May 3, 2007
Why is this award different from all others?
I'm sitting with my husband in the packed and darkened auditorium at Royce Hall in UCLA. It's the night of the LA Times Book Prizes, but we might as well be at some Hollywood awards show: The stage is decorated like the set of a movie -- Sean Penn is sitting two seats to my right; Bruce Dern and Mike Farrell are rumored to be somewhere in the audience; and a tall, slim woman with long, dark hair and very pronounced curves has just appeared from stage left, surrounded by a halo of light, to bring to the presenter a sealed envelope bearing the name -- not of "the winner," but of "the person to whom the award goes."
Earlier, master of ceremonies Jim Lehrer asked the audience to think of him as an author first, and everything else second, because he has written and published for far longer than he has had a television career.
Now, M.G. Lord opens the envelope. The Science and Technology award, she says, goes to Eric R. Kandel, author of "In Search of Memory: The Emergence of a New Science of Mind." Music blares, the spotlight abandons the curvaceous presenter in favor of the section in the audience where finalists from each category are seated, and Kandel makes his way up the steps and to the podium.
He looks somewhere in his late seventies. He's wearing a very sharp gray suit and a red bow tie, and he appears every bit as distinguished and scholarly as you might expect from a Columbia University professor. He says he's genuinely pleased to be receiving this award -- which is nice of him, I think, given that this isn't the first time he has found himself on a stage delivering an acceptance speech: Before making his way to Los Angeles and Royce Hall, Kandel has garnered the National Medal of Honor, the Wolf Prize, the Gairdner International Award, and, in the year 2000, the Nobel Prize in Physiology or Medicine.
When he says that this award means as much to him as the Nobel, a chuckle rises from the audience and quickly spills into applause. But Kandel isn't joking. "I've been asking myself," he says, "what the difference is between being here and being in Stockholm." Again, there's laughter from the audience.
For one thing, he says, he knew ahead of time to prepare an acceptance speech for Stockholm; for another, here he is among authors who write not just about science, but about everything else in the world as well. In other words, this, to him, is a more intimidating crowd than a room full of fellow Nobel winners.
Not that any of the writers in the audience believes him, but I think we're grateful for the complement nevertheless.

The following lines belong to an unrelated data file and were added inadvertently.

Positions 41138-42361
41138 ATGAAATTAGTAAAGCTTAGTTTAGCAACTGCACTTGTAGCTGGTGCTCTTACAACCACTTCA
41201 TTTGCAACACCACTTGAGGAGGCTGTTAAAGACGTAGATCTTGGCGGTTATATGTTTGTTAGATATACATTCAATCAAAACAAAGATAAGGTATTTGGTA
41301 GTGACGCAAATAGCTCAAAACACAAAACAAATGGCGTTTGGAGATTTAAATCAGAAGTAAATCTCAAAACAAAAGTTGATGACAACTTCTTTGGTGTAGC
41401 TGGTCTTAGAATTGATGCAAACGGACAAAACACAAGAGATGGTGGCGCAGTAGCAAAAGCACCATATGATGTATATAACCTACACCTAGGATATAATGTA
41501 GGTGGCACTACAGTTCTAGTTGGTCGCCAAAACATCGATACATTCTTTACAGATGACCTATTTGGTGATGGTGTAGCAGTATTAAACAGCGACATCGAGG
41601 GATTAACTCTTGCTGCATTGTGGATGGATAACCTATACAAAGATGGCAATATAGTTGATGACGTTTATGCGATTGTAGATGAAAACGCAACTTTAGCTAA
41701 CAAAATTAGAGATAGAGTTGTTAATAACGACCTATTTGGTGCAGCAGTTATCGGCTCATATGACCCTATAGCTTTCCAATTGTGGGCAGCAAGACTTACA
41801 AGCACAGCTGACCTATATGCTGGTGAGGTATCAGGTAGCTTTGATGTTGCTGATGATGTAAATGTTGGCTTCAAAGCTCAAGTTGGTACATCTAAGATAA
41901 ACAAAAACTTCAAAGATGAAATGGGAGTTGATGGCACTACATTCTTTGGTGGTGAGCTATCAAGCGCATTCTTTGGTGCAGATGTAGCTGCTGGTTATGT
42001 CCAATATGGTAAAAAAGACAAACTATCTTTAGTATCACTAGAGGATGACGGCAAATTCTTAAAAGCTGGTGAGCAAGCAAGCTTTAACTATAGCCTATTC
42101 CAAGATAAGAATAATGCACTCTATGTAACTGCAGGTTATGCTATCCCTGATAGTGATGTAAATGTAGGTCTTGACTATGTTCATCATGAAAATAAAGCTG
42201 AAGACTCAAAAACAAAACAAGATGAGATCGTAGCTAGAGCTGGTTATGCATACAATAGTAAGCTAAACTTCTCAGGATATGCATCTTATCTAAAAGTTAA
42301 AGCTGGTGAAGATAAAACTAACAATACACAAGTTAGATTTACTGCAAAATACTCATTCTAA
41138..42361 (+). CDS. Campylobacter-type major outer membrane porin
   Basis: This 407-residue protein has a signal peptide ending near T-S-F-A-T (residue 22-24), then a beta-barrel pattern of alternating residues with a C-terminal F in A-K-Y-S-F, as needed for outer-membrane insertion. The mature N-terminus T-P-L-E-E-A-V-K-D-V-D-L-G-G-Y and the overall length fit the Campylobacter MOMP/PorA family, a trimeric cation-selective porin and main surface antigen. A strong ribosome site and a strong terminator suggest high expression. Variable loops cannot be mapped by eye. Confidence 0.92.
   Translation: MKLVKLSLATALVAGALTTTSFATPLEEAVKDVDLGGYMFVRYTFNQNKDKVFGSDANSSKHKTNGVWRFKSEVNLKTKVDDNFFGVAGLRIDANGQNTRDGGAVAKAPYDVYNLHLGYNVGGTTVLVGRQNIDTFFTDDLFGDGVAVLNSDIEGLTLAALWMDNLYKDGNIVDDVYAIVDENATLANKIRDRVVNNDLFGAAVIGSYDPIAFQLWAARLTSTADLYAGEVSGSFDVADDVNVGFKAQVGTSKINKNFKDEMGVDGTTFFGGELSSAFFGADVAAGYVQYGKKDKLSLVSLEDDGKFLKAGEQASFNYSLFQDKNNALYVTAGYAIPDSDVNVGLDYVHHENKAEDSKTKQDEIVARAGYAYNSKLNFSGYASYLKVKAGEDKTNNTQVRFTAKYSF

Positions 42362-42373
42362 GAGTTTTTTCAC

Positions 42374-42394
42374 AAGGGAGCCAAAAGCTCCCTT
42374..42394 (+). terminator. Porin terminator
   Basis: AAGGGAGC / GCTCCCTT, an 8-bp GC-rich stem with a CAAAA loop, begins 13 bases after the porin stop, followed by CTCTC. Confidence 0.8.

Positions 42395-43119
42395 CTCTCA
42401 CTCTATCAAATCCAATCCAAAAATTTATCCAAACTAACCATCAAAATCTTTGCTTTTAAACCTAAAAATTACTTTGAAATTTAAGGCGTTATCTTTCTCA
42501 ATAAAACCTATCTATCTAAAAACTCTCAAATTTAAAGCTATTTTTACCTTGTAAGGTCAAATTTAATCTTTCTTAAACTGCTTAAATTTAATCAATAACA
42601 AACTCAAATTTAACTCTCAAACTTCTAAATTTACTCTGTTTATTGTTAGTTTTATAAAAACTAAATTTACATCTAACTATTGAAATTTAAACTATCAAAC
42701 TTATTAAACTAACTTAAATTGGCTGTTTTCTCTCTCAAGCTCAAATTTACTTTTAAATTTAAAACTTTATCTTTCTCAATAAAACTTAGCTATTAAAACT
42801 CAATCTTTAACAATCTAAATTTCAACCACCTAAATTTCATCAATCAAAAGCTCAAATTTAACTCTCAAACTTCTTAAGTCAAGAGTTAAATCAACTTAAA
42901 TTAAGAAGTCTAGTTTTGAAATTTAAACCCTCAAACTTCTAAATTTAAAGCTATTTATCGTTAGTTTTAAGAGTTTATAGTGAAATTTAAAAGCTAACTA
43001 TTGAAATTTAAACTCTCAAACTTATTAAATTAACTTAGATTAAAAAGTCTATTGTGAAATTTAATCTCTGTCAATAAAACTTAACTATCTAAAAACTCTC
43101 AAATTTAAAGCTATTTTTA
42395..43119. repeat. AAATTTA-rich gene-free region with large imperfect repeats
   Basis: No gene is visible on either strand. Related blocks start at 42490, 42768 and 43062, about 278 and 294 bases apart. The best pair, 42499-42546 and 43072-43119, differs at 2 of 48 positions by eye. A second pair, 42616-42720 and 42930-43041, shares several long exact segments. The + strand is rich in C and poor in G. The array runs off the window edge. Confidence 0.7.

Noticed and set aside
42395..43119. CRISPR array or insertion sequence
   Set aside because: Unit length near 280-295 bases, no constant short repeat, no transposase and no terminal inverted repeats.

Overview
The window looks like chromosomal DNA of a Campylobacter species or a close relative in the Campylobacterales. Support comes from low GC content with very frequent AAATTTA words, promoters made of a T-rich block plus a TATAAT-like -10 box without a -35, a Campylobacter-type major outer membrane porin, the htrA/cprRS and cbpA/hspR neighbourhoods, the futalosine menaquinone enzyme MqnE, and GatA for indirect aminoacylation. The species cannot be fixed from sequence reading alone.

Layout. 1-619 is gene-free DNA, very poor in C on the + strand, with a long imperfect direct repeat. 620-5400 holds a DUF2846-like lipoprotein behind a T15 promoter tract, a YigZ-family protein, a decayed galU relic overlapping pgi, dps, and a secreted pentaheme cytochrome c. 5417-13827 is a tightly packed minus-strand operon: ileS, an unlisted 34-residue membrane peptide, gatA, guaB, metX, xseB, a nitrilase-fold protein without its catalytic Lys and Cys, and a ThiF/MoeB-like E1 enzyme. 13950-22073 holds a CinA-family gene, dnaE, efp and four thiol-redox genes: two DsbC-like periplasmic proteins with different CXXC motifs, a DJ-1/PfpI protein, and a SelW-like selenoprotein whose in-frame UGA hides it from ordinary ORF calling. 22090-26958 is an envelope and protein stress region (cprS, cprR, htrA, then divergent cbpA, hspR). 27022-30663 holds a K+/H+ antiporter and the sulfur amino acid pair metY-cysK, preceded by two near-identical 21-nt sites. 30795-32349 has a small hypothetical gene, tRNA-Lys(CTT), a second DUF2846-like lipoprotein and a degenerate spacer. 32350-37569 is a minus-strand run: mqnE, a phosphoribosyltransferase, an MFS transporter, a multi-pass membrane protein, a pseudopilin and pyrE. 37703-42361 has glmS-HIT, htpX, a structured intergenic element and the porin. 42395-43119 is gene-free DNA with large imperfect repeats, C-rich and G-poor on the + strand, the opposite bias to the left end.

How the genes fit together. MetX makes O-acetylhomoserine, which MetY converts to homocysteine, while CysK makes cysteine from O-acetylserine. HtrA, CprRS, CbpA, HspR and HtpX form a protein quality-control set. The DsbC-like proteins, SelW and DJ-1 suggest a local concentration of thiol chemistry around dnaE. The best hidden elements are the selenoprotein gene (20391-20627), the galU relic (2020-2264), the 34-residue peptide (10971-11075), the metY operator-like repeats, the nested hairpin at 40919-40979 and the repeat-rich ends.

I go home that night and look up Kandel's history online. I learn that he was born in Vienna in 1929, escaped the Nazis in 1939. I read about his many degrees and countless achievements, about his research and writings in scientific fields the names of which I can barely pronounce. Forget Sean Penn and Bruce Dern, I tell my kids. Eric Kandel was by far the biggest hit of the evening.
The next day, in the green room, I'm sitting with two friends when Kandel walks up and asks if he can join us at our table. It's lunch hour, the place is packed, and he needs to share a table with someone, but I still think this is an act of God -- like when Michael Jordan appeared out of thin air on a basketball court in an inner-city neighborhood in the middle of a sweltering summer afternoon, and passed the ball to the wide-eyed children in those television ads for some sporting good or other. I tell Kandel as much, and he laughs, puts his plate down and starts asking about me and the others at the table -- what we write and where we come from, if we like our agents and publishers.
I ask him what book he's working on, and I gather from his response that it has something to do with Freud and European Expressionism, but he's more interested in finding out how many children I have than in explaining the subject matter of his book. I ask how long he's staying in Los Angeles -- only till Sunday, and then he's off to New York, Paris, then Vienna, where he is to receive another award.
He offers that he has a son in New York, and a daughter -- Minoosh -- in San Francisco. He says he likes his children's spouses, thank God; they're good people and responsible parents. He has four grandchildren, and he doesn't see them as often as he would like, what with his teaching schedule and all the traveling he has to do, but they all make a point of getting together for the holidays.
People come up to him every few minutes and ask him to sign their books, and he interrupts what he's saying, engages in cordial conversation with the fans, then picks up with me where he left off. Two agents, an editor, a pair of newspaper reporters stop by to pay their respects, and end up staying. Before I know it, we're all exchanging high holiday stories and talking about our children, how quickly they seem to have grown up, how we wish they wouldn't take off for the other side of the country every time the wind blows, how we hope that they will observe Jewish traditions whether or not we're there to enforce it.
"When he was alive," Kandel says, "my father had us all at his home for every Jewish holiday. After he died, it fell upon me to do the same."
What is the difference between being here and in Stockholm? I wonder. At the end of the day, between one Jew and another, perhaps not very much.
Gina B. Nahai is an author and a professor of creative writing at USC. Her new novel, "Caspian Rain," will be published this fall. Gina Nahai's column appears monthly in The Journal.
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